Encountered a classic mistake this morning. I read about buywithme.com, a new startup competing with Groupon and other buyer-aggregating deal sites. The first time you hit their site, you see a nice simple starting web page that has a place for your email address, a drop-down for your location, and a huge button that says SEE TODAY’S DEAL.
So I, not unreasonably, clicked on the giant SEE TODAY’S DEAL button.
I’m taken to a follow-up page that points out that I need to enter my email address in order to find out today’s deal. The message?
“ENTER EMAIL — 1 error prohibited this lead from being saved.”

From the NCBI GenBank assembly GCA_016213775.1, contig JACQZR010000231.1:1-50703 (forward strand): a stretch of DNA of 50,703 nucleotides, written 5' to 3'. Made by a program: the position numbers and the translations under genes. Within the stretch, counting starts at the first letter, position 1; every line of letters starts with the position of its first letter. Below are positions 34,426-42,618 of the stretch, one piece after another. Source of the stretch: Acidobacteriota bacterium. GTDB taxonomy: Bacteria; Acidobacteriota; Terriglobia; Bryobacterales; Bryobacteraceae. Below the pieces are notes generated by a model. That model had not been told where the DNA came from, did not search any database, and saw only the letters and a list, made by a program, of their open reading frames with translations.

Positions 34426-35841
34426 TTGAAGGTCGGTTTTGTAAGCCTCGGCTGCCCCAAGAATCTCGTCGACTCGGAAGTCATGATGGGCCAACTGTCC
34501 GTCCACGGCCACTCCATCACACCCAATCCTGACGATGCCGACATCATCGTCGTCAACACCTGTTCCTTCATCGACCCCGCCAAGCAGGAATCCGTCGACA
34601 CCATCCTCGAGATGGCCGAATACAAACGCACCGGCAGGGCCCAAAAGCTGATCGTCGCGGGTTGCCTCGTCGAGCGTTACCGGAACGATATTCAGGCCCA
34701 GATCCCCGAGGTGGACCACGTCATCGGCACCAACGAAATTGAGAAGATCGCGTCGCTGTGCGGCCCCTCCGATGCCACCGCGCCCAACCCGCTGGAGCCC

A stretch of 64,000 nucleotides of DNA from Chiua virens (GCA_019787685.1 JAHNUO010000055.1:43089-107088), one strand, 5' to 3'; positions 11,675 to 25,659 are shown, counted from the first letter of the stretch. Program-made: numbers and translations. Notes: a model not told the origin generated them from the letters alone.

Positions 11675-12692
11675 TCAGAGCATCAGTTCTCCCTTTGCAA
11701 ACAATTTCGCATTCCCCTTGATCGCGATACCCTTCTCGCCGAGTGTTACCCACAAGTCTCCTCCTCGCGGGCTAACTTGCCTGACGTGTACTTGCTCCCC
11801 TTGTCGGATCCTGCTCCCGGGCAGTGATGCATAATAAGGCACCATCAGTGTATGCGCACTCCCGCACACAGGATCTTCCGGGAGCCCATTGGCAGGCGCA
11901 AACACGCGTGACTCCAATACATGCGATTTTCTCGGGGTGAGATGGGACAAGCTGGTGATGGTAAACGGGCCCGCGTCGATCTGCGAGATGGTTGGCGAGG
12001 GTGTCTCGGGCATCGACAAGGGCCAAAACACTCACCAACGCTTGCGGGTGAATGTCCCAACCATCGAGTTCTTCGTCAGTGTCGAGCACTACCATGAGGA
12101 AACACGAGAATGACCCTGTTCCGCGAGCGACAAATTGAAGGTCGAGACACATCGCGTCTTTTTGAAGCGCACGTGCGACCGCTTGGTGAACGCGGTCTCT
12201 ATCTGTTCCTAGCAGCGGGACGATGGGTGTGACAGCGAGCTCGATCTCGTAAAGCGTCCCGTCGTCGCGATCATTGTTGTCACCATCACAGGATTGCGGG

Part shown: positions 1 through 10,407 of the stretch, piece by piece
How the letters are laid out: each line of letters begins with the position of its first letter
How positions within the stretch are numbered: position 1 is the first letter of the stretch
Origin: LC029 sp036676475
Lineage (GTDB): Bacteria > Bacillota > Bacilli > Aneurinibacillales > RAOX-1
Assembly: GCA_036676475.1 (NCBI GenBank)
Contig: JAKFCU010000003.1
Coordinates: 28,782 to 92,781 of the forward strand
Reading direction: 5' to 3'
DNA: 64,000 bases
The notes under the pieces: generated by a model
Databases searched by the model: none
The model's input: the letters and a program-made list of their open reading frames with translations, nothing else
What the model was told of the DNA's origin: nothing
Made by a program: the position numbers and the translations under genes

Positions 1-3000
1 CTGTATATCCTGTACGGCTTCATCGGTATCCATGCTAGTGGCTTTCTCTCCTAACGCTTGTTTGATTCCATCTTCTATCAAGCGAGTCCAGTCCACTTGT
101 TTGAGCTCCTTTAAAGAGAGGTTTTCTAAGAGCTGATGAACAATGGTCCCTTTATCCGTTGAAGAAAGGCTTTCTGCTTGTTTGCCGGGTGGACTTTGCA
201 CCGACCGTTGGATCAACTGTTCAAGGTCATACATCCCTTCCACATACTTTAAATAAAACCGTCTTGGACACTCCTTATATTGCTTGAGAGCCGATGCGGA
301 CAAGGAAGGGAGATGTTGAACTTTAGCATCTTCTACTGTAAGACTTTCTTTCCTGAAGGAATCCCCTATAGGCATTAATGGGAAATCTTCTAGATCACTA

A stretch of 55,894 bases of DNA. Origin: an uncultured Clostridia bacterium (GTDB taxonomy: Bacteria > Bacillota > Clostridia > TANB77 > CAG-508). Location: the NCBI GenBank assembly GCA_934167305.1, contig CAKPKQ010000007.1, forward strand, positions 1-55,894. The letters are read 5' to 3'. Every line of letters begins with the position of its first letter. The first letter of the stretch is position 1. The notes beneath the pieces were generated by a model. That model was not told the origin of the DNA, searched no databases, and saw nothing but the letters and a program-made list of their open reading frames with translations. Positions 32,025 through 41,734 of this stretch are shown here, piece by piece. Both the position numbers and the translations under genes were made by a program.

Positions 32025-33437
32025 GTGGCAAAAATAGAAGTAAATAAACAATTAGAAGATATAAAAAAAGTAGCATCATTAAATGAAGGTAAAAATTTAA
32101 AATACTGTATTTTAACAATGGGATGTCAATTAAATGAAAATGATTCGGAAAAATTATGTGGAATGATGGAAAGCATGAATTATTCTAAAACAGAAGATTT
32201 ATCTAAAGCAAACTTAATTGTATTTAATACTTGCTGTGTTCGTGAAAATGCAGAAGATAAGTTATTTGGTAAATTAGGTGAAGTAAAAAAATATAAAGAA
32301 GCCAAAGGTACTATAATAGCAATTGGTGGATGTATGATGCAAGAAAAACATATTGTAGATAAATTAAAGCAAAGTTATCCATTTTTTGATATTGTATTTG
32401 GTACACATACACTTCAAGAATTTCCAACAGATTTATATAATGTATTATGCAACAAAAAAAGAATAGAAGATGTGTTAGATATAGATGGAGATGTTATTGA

As far as I’m concerned, they might as well have popped up a mysterious error code and listed a .dll not being found or something. Your “lead” wasn’t saved? Talk about not using the language of the customer, who does not see himself as a lead to be bombarded with emails but as a consumer looking for information. (It’s a good thing I used a spam-collecting account to get past that gatekeeper.)
The lesson, as always, is that engineers and UI designers tend to look at things from the inside out instead of the outside in. Don’t get so trapped in your own specs and internal jargon that you forget to do your best Tron impersonation and “fight for the users.” (I’ll warn you that, should you ever join the Dark Side, it’s just as easy to make that mistake in sales and marketing!)